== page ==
Co-founder David Rice had a requirement for First Folio Theatre’s upcoming digital production, the latest in a series of shows and scenes the Oak Brook theater made available online during the COVID-19-mandated theater shutdown.
When he proposed the theater stream his adaptation of the short story “Why Dogs Don’t Talk,” it was with the understanding that First Folio would not do so unless both actors could be in the same room. The only way to accomplish that while ensuring their safety was to cast actors who live together.
“Once we agreed that was the way to go, we started brainstorming actors who were living together,” he said. “The first couple who came to our minds were August and Landree. We knew them. We knew they had the comedy skills to handle this kind of piece.”
August Forman and Landree Fleming not only agreed to do the play, they agreed to film it in their Evanston home. That proved something of a challenge.
“We live in a small Chicago-style apartment, two bedrooms and one is our office and is already pretty full,” said Forman. “Our poor dog. She already has anxiety because of the pandemic. We had to keep her in a room away from us because we were rehearsing.”
Enjoyable as it was, “I look forward to never recording in our home again,” quipped Forman, who plays bewildered owner Mel opposite Fleming’s Hubert the dog.
“Why Dogs Don’t Talk” was written by author/playwright Dean Monti, a good friend of Rice and his late wife, First Folio co-founder Alison C. Vesely. Rice adapted Monti’s tale about an owner and his dog negotiating the status of their relationship in the early 2000s. A few short play festivals accepted the work, which was also produced by City Lit Theater Company.
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Because of its length, Rice never considered it for the First Folio stage, but as pandemic restrictions began easing, he reconsidered.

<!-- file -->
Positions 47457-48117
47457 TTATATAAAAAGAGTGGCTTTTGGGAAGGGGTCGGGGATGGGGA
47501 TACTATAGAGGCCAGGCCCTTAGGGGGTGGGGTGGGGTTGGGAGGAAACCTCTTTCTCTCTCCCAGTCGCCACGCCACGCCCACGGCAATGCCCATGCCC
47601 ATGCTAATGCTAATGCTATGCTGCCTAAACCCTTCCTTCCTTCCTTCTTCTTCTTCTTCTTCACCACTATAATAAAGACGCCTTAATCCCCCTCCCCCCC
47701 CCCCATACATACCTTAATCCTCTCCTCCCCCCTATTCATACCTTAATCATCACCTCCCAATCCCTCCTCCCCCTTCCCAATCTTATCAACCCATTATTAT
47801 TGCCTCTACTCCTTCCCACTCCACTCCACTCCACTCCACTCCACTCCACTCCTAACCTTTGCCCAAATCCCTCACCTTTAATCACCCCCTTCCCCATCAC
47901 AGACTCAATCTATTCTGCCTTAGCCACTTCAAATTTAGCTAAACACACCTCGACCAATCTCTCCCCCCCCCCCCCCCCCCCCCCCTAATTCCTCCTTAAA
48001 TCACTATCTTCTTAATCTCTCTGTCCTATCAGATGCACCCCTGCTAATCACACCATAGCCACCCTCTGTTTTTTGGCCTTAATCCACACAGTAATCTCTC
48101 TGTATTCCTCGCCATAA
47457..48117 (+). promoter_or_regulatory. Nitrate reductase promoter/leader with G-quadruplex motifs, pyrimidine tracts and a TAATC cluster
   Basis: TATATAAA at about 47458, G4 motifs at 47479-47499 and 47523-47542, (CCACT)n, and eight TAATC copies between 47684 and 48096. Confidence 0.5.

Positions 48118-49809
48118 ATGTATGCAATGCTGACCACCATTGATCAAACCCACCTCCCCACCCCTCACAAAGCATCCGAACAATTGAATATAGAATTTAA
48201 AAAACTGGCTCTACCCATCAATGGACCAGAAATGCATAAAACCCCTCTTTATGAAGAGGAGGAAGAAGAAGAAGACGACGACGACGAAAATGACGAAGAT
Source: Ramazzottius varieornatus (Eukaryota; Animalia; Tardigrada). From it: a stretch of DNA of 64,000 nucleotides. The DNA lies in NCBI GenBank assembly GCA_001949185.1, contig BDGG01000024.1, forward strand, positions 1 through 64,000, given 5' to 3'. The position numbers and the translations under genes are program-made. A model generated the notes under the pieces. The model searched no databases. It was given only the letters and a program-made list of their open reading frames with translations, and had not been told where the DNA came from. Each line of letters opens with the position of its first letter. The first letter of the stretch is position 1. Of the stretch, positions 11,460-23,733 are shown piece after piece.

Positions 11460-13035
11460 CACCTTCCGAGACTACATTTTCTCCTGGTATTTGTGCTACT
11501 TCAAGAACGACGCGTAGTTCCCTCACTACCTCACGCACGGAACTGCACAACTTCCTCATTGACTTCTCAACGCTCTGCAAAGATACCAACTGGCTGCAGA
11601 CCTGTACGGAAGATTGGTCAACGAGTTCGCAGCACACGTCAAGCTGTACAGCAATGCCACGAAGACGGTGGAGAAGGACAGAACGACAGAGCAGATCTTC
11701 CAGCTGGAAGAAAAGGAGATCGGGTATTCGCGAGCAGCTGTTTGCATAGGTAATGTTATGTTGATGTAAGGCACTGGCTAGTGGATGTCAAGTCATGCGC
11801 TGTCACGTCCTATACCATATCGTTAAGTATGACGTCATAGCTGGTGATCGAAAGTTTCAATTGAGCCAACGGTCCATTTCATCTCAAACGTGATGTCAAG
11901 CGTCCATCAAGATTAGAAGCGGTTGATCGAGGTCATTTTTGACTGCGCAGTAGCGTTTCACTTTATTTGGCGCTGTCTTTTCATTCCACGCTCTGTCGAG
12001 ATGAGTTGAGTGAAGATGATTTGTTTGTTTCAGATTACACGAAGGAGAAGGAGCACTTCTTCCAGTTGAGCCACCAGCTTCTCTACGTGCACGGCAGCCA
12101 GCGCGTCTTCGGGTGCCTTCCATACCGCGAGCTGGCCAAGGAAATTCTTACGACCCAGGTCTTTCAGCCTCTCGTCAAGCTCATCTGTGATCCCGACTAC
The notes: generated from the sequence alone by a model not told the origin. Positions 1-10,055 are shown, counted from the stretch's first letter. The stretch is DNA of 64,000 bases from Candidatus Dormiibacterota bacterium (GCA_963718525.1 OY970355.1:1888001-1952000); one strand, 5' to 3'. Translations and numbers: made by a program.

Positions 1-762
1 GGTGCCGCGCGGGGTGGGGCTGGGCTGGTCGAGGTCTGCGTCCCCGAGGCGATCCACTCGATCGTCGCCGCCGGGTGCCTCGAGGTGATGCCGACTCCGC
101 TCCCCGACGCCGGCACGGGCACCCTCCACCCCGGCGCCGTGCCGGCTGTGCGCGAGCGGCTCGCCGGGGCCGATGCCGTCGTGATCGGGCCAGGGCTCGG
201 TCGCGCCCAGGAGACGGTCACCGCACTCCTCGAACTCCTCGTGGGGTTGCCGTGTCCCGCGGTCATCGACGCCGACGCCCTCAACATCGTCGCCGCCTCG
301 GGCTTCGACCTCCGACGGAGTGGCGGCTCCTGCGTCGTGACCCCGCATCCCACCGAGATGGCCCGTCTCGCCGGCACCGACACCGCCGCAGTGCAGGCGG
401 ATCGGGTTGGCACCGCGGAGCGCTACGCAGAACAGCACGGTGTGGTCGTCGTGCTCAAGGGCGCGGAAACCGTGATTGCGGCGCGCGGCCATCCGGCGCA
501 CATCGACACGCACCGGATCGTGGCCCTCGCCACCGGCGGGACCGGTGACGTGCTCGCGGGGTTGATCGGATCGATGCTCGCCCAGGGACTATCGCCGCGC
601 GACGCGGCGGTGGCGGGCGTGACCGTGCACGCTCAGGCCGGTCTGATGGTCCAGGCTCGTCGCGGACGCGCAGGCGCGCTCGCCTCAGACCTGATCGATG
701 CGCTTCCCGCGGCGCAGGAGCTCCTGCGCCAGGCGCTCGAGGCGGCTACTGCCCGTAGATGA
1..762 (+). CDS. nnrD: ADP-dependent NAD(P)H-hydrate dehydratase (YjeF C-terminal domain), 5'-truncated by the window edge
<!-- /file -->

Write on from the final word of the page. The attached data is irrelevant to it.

First Folio Theatre presents the digital premiere of a live recording of “Why Dogs Don’t Talk,” adapted from Dean Monti’s tale about the relationship between a human and the human’s best friend. – Courtesy of D. Rice
“We were getting to a point where we might be able to do a live recording of people actually in the same room instead of the typical Zoom productions we had been doing,” he said.
With permission from the Actors’ Equity Association secured, rehearsals took place over Zoom.
“We were as safe as possible,” said Rice.
That included a fully vaccinated cast and crew, COVID-19 tests for everyone and special air filters for the shoot, which took about a day during which Forman and Fleming had to secure their dog Layla McButters in another room.
As a benefit to rehearsing and recording in their home, Fleming had ample opportunity for canine research.
“I did watch her quite a lot,” said Fleming.
“You stole her movements,” offered Forman.
“I totally stole her movements,” agreed Fleming.
“No one told us which characters we were playing,” said Forman. “I asked Landree ‘who do you want to play,’ and she said the dog. I said OK.”
“I had a great time,” said Fleming of the couple’s first production with First Folio. “I always wanted to play a dog. That’s checked off the list.”
While both worked during the pandemic, Forman says they acted mostly on Zoom.
“It was so lovely to be back in a space, to be able to work with the actor in the room and to record it the way we did,” said Forman of “Why Dogs Don’t Talk.” “It was a beautiful experience to create art and not create it over Zoom.”
“I missed it so much,” added Fleming. “It felt like such a gift, honestly, to come back to it.”
For them, the forced shutdown reinforced how much their profession means to them and their audience.
“We got a great deal of positive response from patrons who truly appreciated we were doing what we could to stay in touch with them,” Rice said.
And while he’s proud of the company’s latest digital production, there’s nothing like live theater, which resumes at First Folio in the fall.
“The immediacy of live theater is different from anything that happens online,” he said.